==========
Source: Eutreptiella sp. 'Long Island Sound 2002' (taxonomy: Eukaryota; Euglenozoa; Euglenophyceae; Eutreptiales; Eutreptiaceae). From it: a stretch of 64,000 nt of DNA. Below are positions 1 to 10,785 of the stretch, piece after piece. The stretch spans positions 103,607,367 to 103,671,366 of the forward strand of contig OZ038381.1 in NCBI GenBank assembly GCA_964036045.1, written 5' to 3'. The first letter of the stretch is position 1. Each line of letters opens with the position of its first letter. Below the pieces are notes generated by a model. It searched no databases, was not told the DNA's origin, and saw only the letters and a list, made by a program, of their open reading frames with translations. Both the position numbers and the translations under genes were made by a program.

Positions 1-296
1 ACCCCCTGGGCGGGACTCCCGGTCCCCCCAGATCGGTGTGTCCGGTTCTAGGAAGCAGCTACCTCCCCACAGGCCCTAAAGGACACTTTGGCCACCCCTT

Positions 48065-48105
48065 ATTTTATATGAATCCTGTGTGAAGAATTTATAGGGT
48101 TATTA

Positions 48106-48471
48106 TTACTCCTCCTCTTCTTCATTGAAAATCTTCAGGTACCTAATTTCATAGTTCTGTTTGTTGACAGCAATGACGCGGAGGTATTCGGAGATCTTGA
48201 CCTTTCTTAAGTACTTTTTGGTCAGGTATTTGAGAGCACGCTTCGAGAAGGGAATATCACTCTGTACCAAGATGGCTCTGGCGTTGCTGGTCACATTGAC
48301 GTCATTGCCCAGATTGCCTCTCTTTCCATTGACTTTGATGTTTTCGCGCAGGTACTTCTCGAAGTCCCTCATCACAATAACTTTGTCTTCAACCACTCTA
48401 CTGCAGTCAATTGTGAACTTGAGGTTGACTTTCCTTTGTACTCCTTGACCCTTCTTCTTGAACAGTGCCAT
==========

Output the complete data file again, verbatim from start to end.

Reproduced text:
Source: Eutreptiella sp. 'Long Island Sound 2002' (taxonomy: Eukaryota; Euglenozoa; Euglenophyceae; Eutreptiales; Eutreptiaceae). From it: a stretch of 64,000 nt of DNA. Below are positions 1 to 10,785 of the stretch, piece after piece. The stretch spans positions 103,607,367 to 103,671,366 of the forward strand of contig OZ038381.1 in NCBI GenBank assembly GCA_964036045.1, written 5' to 3'. The first letter of the stretch is position 1. Each line of letters opens with the position of its first letter. Below the pieces are notes generated by a model. It searched no databases, was not told the DNA's origin, and saw only the letters and a list, made by a program, of their open reading frames with translations. Both the position numbers and the translations under genes were made by a program.

Positions 1-296
1 ACCCCCTGGGCGGGACTCCCGGTCCCCCCAGATCGGTGTGTCCGGTTCTAGGAAGCAGCTACCTCCCCACAGGCCCTAAAGGACACTTTGGCCACCCCTT

Positions 48065-48105
48065 ATTTTATATGAATCCTGTGTGAAGAATTTATAGGGT
48101 TATTA

Positions 48106-48471
48106 TTACTCCTCCTCTTCTTCATTGAAAATCTTCAGGTACCTAATTTCATAGTTCTGTTTGTTGACAGCAATGACGCGGAGGTATTCGGAGATCTTGA
48201 CCTTTCTTAAGTACTTTTTGGTCAGGTATTTGAGAGCACGCTTCGAGAAGGGAATATCACTCTGTACCAAGATGGCTCTGGCGTTGCTGGTCACATTGAC
48301 GTCATTGCCCAGATTGCCTCTCTTTCCATTGACTTTGATGTTTTCGCGCAGGTACTTCTCGAAGTCCCTCATCACAATAACTTTGTCTTCAACCACTCTA
48401 CTGCAGTCAATTGTGAACTTGAGGTTGACTTTCCTTTGTACTCCTTGACCCTTCTTCTTGAACAGTGCCAT